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History of the Decline and Fall of the Roman Empir

And blames at least the imprudence of Datius


[Footnote

98: Baronius applauds his treason, and justifies the Catholic bishops--qui ne sub heretico principe degant omnem lapidem movent--a useful caution. The more rational Muratori (Annali d'Italia, tom. v. p. 54) hints at the guilt of perjury, and blames at least the imprudence of Datius.]

[Footnote 99: St. Datius was more successful against devils than against Barbarians. He travelled with a numerons retinue, and occupied at Corinth a large house. (Baronius, A.D. 538, No. 89, A.D. 539, No. 20.)]

[Footnote 100: (Compare Procopius, Goth. l. ii. c. 7, 21.) Yet such population is incredible; and the second or third city of Italy need not repine if we only decimate the numbers of the present text Both Milan and Genoa revived in less than thirty years, (Paul Diacon de Gestis Langobard. l. ii. c. 38.) Note: Procopius says distinctly that Milan was the second city of the West. Which did Gibbon suppose could compete with it, Ravenna or Naples; the next page he calls it the second.--M.]

[Footnote 101: Besides Procopius, perhaps too Roman, see the Chronicles of Marius and Marcellinus, Jornandes, (in Success. Regn. in Muratori, tom. i. p. 241,) and Gregory of Tours, (l. iii. c. 32, in tom. ii. of the Historians of France.) Gregory supposes a defeat of Belisarius, who, in Aimoin, (de Gestis Franc. l. ii. c. 23, in tom. iii. p. 59,) is slain by the Franks.]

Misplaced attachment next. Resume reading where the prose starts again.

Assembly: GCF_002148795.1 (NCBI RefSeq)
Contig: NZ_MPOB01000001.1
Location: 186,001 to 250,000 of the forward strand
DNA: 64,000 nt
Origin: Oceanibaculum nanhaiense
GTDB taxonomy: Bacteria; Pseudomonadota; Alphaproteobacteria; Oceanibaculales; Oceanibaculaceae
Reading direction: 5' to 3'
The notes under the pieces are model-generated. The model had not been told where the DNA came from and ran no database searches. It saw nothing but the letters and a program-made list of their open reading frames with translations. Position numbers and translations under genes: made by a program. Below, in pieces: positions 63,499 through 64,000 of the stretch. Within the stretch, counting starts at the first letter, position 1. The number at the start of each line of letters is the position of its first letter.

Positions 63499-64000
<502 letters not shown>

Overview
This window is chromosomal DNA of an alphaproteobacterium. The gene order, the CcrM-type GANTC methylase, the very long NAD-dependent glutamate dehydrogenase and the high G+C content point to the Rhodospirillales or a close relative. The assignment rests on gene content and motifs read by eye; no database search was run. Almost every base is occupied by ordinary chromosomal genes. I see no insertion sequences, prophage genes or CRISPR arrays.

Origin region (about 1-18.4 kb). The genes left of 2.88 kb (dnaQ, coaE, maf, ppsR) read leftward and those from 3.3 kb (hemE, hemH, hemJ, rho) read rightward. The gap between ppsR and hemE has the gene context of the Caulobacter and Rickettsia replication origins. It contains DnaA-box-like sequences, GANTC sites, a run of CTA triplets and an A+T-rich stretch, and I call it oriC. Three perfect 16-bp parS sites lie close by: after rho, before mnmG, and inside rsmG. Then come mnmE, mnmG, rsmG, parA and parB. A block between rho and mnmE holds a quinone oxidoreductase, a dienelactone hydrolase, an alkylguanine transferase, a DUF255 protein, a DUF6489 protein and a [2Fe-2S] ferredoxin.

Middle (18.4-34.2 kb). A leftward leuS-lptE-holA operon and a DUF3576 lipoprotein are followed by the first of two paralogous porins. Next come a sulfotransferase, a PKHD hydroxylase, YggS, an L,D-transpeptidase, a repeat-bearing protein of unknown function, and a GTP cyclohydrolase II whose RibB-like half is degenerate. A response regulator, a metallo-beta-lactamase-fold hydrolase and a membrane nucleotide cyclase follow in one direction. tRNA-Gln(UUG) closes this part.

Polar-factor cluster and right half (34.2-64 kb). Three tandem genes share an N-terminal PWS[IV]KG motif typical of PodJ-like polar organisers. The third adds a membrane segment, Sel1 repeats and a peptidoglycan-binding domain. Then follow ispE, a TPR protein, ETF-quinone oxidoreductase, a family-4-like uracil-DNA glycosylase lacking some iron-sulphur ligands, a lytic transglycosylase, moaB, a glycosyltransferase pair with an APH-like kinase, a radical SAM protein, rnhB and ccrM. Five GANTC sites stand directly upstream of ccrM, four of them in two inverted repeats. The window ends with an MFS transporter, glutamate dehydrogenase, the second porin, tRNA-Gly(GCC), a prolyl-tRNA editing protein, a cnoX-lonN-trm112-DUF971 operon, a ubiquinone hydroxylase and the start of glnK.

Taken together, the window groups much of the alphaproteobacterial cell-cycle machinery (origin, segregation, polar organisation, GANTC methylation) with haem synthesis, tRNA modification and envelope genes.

[Footnote

102: Agathias, l. i. p. 14, 15. Could he have seduced or subdued the Gepidae or Lombards of Pannonia, the Greek historian is confident that he must have been destroyed in Thrace.]

[Footnote 103: The king pointed his spear--the bull overturned a tree on his head--he expired the same day. Such is the story of Agathias; but the original historians of France (tom. ii. p. 202, 403, 558, 667) impute his death to a fever.]

[Footnote 104: Without losing myself in a labyrinth of species and names--the aurochs, urus, bisons, bubalus, bonasus, buffalo, &c., (Buffon. Hist. Nat. tom. xi., and Supplement, tom. iii. vi.,) it is certain, that in the sixth century a large wild species of horned cattle was hunted in the great forests of the Vosges in Lorraine, and the Ardennes, (Greg. Turon. tom. ii. l. x. c. 10, p. 369.)]

Chapter XLI: Conquests Of Justinian, Charact Of Balisarius.--Part V.

As soon as Belisarius was delivered from his foreign and domestic enemies, he seriously applied his forces to the final reduction of Italy. In the siege of Osimo, the general was nearly transpierced with an arrow, if the mortal stroke had not been intercepted by one of his guards, who lost, in that pious office, the use of his hand. The Goths of Osimo, [1041] four thousand warriors, with those of Faesulae and the Cottian Alps, were among the last who maintained their independence; and their gallant resistance, which almost tired the patience, deserved the esteem, of the conqueror. His prudence refused to subscribe the safe conduct which


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